Paul S. Adler
University of Southern California, USA
Cardiff Business School, UK
King's College London, UK
Call for Papers
In 2015, we will build on the success of the five previous EGOS Marxist studies sub-themes in bringing together people who share an interest in building on Marx's ideas to advance organization studies. With Athens as the host city, the organizers of the EGOS 2015 Colloquium have invoked various Greek philosophers in calling for papers that examine organizational life, challenge unreflexive practice, consider the ongoing reflexive reconstitution of organization and the power relations and responsibilities that are entwined in these social relationships. This sub-theme takes up this invitation by providing the space for reflection on the current contributions and future prospects of Marxist-inspired organization studies in examining the structures, systems, and power relations of contemporary organizational life. As the organizers observe 'Much of modern organizational life is carried out through structures, systems and routines, following norms and rules, within power structures' and Marxist work is particularly well placed to contribute to the examination of these phenomena.
We particularly welcome papers that address the following:
- Processes and systems of globalization and cross-national organization
- Studies of work, organization and the labour process
- Studies of organization and society, including processes of hegemony, class relations and power structures
- Marxist analyses of institutional fields and processes of institutionalization
- Class analyses of employee identities, including the professions and occupational groups
We are not dogmatic in an attachment to any specific kind of Marxism – all kinds are welcome. In previous years our sub-theme has enjoyed lively debate spanning a wide range of Marxist approaches. Some scholars have sought to integrate insights from organization studies into a Marxist framework, while others have examined how Marxist insights may fruitfully add analytical value to other research traditions.
We invite contributions that either (a) enrich our understanding of the empirical world of organizations based on Marxist theoretical foundations, or (b) enrich Marxist theory in a way that promises deeper understanding of that world.
While the overall EGOS call asks for short papers under 3000 words, this sub-theme encourages longer submissions so we can better assess the fit with our program.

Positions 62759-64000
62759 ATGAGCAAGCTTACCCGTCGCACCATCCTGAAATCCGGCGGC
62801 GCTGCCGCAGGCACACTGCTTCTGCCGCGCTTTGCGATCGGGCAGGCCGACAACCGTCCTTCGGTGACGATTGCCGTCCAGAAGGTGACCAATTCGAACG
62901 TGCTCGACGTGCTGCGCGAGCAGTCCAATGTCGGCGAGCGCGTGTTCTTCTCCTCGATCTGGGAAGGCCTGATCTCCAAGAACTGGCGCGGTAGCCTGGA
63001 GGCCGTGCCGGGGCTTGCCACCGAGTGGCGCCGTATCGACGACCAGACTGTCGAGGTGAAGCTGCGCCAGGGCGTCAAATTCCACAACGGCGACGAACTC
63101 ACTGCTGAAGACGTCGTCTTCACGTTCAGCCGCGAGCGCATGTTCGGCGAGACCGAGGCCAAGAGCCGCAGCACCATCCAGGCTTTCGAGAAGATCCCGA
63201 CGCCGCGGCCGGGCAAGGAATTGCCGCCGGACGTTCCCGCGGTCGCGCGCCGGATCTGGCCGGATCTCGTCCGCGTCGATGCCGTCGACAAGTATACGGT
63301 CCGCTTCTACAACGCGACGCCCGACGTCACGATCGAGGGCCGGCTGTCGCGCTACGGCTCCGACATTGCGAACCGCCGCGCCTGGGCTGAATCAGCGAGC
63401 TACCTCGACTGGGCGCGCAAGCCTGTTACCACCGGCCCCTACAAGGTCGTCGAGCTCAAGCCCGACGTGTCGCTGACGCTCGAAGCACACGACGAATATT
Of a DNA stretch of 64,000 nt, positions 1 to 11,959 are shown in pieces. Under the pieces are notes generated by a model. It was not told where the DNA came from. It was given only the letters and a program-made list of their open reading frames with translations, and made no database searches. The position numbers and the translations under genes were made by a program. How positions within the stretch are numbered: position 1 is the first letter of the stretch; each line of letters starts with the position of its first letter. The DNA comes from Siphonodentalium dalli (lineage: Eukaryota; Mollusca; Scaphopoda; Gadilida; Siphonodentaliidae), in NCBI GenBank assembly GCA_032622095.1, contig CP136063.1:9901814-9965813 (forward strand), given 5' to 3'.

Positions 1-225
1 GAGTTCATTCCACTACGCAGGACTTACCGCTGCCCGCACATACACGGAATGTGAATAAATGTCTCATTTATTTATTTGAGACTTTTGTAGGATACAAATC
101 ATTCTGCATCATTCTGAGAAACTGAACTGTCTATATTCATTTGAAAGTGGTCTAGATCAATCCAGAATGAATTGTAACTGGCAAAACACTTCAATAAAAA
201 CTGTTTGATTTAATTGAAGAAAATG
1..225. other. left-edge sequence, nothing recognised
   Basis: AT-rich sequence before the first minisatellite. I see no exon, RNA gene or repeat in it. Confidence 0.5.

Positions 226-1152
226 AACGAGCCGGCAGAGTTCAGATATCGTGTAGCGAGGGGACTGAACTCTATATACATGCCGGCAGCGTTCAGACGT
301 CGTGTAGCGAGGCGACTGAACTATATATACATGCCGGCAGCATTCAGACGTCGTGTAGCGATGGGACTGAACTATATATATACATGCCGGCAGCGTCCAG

Paul S. Adler is Professor of Management and Organization at the Marshall School of Business, University of Southern California, where he holds the Harold Quinton Chair in Business Policy. He began his education in Australia and moved to France in 1974. Paul received his doctorate in Economics and Management there while working as a Research Economist for the French government. He came to the USA in 1981, and before arriving at USC in 1991, he was affiliated with the Brookings Institution, Columbia University, the Harvard Business School, and Stanford's School of Engineering. At the Academy of Management, he has served as chair of the Technology and Innovation Management Division and of the Critical Management Studies Interest Group, as a representative-at-large on the Board of Governors, and currently serves as the Academy’s President.
Rick Delbridge is Professor of Organizational Analysis at Cardiff University, UK. His research interests include work and workplace relations, the management of innovation, and critical human resource management. He has published his research in many leading journals including 'Academy of Management Review', 'Human Relations', 'Journal of Management Studies', 'Organization Science' and 'Organization Studies'. He is Associate Editor of the 'Academy of Management Review'. Rick is a Fellow of the Sunningdale Institute, member of the British Academy of Management Research & Development Committee and an Academician of the Academy of Social Sciences.
Matt Vidal is Senior Lecturer in Work and Organizations at the Department of Management, King's College London, UK. His research interests include the sociology of work, organizations and labor markets, political economy, comparative-historical sociology and social theory. Matt's work has been published in 'Contexts', 'Critical Sociology', 'Human Relations', 'Industrial Relations', 'New Political Economy', 'Socio-Economic Review', 'Sociology Compass and Work', 'Employment & Society'. He is author of "Organizing Prosperity" (EPI) and editor (with Marco Hauptmeier) of "Comparative Political Economy of Work" (Palgrave). Matt is Editor-in-chief of "Work in Progress", a blog of the American Sociological Association; an Editorial Board Member of 'Work, Employment & Society'; and was editor (with Jon Hindmarsh) of the "Organizations & Work" section of Sociology Compass. He organized (with Hyunji Kwon) the 32nd International Labour Process Conference, London, 2014, and is a Council Member of the Marxist section of the ASA.